The COVID-19 pandemic has taken the world by surprise, but it shouldn’t have. Scientists have been warning of the prospect of a global pandemic for years, even pointing to the possibility of a coronavirus and the risk to public health of ‘wet markets’ such as the Huanan market in Wuhan. But governments ignored their warnings. Some even responded by shooting the messenger, such as the Trump Administration’s closing of the US pandemic response team, or former Australian Prime Minister Tony Abbott sacking more than 1,000 government scientific staff in 2014.
In China, the signs were clear about the hazards of wet markets with exotic animals since the first SARS emerged nearly 20 years ago. Corruption by local officials may have played a role, but for whatever reason, the all-powerful government didn’t act. And when the first cases were identified last year, the whistle-blowers were threatened by the authorities, giving the virus a calamitous head-start. Elsewhere, autocrats like Brazil’s Jair Bolsonaro are playing roulette with people’s lives in order to bolster their power.
The pandemic is pushing public health systems to the brink, and even beyond, but it didn’t have to be so bad. Countries which took the austerity path, by choice or under duress from the conditionality from the International Financial Institutions, the European Commission and the ECB to cut public expenditure eviscerated their health systems which in many countries were ill-equipped and under-resourced even before the virus hit.
Carving off health provision to the private sector became a trend in many countries but has also weakened public systems and created two-tier access. The SARS-CoV-2 virus which causes COVID-19 doesn’t respect socio-economic tiers, and any country that thinks it can continue with the health status quo will only prolong the long period of adjustment to the new reality as the virus rages amongst the least-protected. And at a terrible human cost.
Big pharma has a case to answer too. Vaccine research is not much of a money-spinner so the world is less prepared, with under-funded academic researchers in institutions carrying the burden. Only now is money flowing into research at anything like the volumes needed. But governments need to ensure that none of the emergency research and production funding is siphoned off into tax havens — as Oxfam pointed out in their 2018 report, many pharmaceutical companies are adept at shifting profits offshore. And public investment must be conditional on access for all.
Funding for new antibiotics, needed to fight drug-resistant bacteria, is also insufficient. No new class of antibiotics has been developed in the past 30 years, although high-tech research at MIT and other institutions is promising. With public health systems now under unprecedented strain from the virus, the risks from drug-resistant bacteria are rising.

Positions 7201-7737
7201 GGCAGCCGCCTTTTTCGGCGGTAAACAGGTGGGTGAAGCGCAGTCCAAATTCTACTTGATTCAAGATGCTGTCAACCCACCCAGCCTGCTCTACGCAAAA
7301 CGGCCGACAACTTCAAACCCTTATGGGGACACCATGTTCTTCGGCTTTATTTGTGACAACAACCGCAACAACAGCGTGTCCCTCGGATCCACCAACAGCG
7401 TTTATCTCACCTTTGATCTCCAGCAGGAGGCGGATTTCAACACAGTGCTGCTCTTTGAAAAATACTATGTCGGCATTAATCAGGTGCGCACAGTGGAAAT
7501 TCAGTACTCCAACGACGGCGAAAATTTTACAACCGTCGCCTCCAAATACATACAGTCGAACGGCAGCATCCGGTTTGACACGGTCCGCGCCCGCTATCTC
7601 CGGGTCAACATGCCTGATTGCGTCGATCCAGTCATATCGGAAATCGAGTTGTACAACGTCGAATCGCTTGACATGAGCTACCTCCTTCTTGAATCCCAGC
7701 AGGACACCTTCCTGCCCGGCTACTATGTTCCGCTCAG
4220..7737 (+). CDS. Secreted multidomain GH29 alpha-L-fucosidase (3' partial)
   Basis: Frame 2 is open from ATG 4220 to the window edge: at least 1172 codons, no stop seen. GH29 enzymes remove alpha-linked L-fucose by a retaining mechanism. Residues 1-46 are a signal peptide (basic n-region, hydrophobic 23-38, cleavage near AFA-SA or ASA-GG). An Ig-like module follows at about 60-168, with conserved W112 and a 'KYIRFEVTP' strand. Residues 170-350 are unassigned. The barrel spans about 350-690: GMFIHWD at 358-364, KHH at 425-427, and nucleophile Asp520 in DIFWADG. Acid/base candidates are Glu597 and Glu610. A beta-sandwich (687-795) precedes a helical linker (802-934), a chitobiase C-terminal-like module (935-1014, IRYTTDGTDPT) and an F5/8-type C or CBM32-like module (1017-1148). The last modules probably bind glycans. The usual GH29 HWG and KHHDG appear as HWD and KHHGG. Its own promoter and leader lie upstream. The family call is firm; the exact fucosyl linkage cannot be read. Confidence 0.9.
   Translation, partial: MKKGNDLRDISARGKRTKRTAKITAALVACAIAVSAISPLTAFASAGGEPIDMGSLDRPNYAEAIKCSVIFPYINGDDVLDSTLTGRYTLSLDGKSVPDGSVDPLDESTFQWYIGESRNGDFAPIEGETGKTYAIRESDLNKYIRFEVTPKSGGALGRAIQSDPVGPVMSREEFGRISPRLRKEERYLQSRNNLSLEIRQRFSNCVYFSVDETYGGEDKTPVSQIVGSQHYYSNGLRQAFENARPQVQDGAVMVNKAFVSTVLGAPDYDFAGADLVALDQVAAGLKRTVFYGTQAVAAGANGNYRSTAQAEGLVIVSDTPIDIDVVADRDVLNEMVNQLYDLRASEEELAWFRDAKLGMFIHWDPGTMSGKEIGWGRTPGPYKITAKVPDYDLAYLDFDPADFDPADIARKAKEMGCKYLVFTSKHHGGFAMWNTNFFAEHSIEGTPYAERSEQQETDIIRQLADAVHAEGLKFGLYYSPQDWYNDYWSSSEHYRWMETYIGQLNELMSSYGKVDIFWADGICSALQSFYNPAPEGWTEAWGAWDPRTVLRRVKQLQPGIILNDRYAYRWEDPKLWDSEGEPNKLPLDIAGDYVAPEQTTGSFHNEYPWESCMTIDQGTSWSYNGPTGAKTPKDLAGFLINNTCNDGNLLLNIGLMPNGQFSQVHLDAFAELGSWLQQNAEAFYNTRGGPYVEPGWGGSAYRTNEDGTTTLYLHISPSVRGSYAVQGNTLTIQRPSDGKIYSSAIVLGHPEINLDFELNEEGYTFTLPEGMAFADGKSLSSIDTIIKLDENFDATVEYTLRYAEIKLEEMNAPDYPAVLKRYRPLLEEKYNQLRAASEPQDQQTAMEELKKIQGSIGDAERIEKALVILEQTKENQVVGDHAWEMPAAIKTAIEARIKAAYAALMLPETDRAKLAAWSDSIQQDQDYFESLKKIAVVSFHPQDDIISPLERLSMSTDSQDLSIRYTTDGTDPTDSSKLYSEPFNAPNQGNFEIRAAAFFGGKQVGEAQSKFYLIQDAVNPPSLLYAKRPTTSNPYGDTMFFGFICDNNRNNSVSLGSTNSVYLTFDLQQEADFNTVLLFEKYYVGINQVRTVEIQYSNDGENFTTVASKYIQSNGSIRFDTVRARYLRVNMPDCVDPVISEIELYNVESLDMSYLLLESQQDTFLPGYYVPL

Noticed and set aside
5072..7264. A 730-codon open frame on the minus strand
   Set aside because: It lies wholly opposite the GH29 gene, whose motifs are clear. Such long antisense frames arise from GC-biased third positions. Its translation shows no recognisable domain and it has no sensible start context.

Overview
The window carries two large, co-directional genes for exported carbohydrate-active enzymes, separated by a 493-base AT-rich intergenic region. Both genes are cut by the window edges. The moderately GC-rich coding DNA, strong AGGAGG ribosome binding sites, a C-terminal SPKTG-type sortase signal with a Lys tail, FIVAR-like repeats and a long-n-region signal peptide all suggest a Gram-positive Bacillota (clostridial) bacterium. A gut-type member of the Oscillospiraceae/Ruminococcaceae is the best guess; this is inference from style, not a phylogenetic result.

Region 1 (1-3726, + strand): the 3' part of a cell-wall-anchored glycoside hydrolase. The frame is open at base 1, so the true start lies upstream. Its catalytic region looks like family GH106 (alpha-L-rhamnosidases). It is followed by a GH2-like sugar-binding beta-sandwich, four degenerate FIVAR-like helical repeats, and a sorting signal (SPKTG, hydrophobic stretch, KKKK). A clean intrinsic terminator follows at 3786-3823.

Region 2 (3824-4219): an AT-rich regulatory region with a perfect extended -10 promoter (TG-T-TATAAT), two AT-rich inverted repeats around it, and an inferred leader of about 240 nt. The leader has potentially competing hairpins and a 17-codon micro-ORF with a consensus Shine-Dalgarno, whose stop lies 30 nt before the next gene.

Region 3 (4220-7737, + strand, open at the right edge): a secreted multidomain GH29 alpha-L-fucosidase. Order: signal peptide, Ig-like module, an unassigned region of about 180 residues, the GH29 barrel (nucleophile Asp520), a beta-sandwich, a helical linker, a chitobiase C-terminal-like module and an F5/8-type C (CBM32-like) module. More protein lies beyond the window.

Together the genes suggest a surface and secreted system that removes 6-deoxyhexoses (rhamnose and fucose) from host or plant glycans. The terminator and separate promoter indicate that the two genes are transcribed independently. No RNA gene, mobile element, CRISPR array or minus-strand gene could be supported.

The result of all this today is the greatest display of solidarity in human history. Shutdowns and confinement now cover most of the world’s population, in order to protect in particular the elderly and those with pre-existing conditions. Lives and livelihoods are being put on hold at best, as the focus is rightly on containment and mitigation and supporting the health and care workers who are the frontline, and those in many other vital sectors.
The measure of any civilisation is its capacity to protect the most vulnerable but it will take global solidarity to fund the vital social protection guarantees, in which health is central, for the billions of people denied them.
Corporations have been pulling the strings of government, and loosening the strings of the public purse in their own interest, for far too long. There are companies which are taking responsibility in this crisis, but there are also corporate predators which see it as a once-in-a-lifetime opportunity to gouge the public and come out the other side of the pandemic as entrenched monopolies. For social justice and for global safety, public health must be at the forefront if this crisis to be overcome and future risk mitigated.
It is working people who are bearing the brunt of the crisis — those in the front line and those pushed out of work. That’s where the real solidarity can be found and where it is needed most.
The G20 has recognised the gravity of the situation, with its pledges of cooperation, multi-trillion-dollar stimulus, support for developing countries and putting health at the forefront. Making this take root in the real economy is however not a fait accompli. Resilient public health systems will be at the core of resilient economies, as they should be. But that won’t be enough. What’s required is a new social contract, where unions, business and government agree on vital measures through social dialogue, where health and care are guaranteed for all, where the majority of the world’s people who don’t have social protection will finally get it, and where economic stimulus gets to the workers who need it and their families. It is already clear that where the COVID-19 response is at its best, it is the result of the social contract in action with workers, governments and employers all doing their part. We need to build on this and expand it.
As the human race confronts what may be its biggest ever challenge, we should look to ourselves. Any health professional will tell you that the human body is a highly complex but harmonious system, where all the bits work together and there are automatic stabilisers in case one bit isn’t working well or is running off the rails.
A new social contract would achieve that for the world. Governments must keep that at the front of their minds as we re-set the economy for the future.
The alternative is too awful to even contemplate.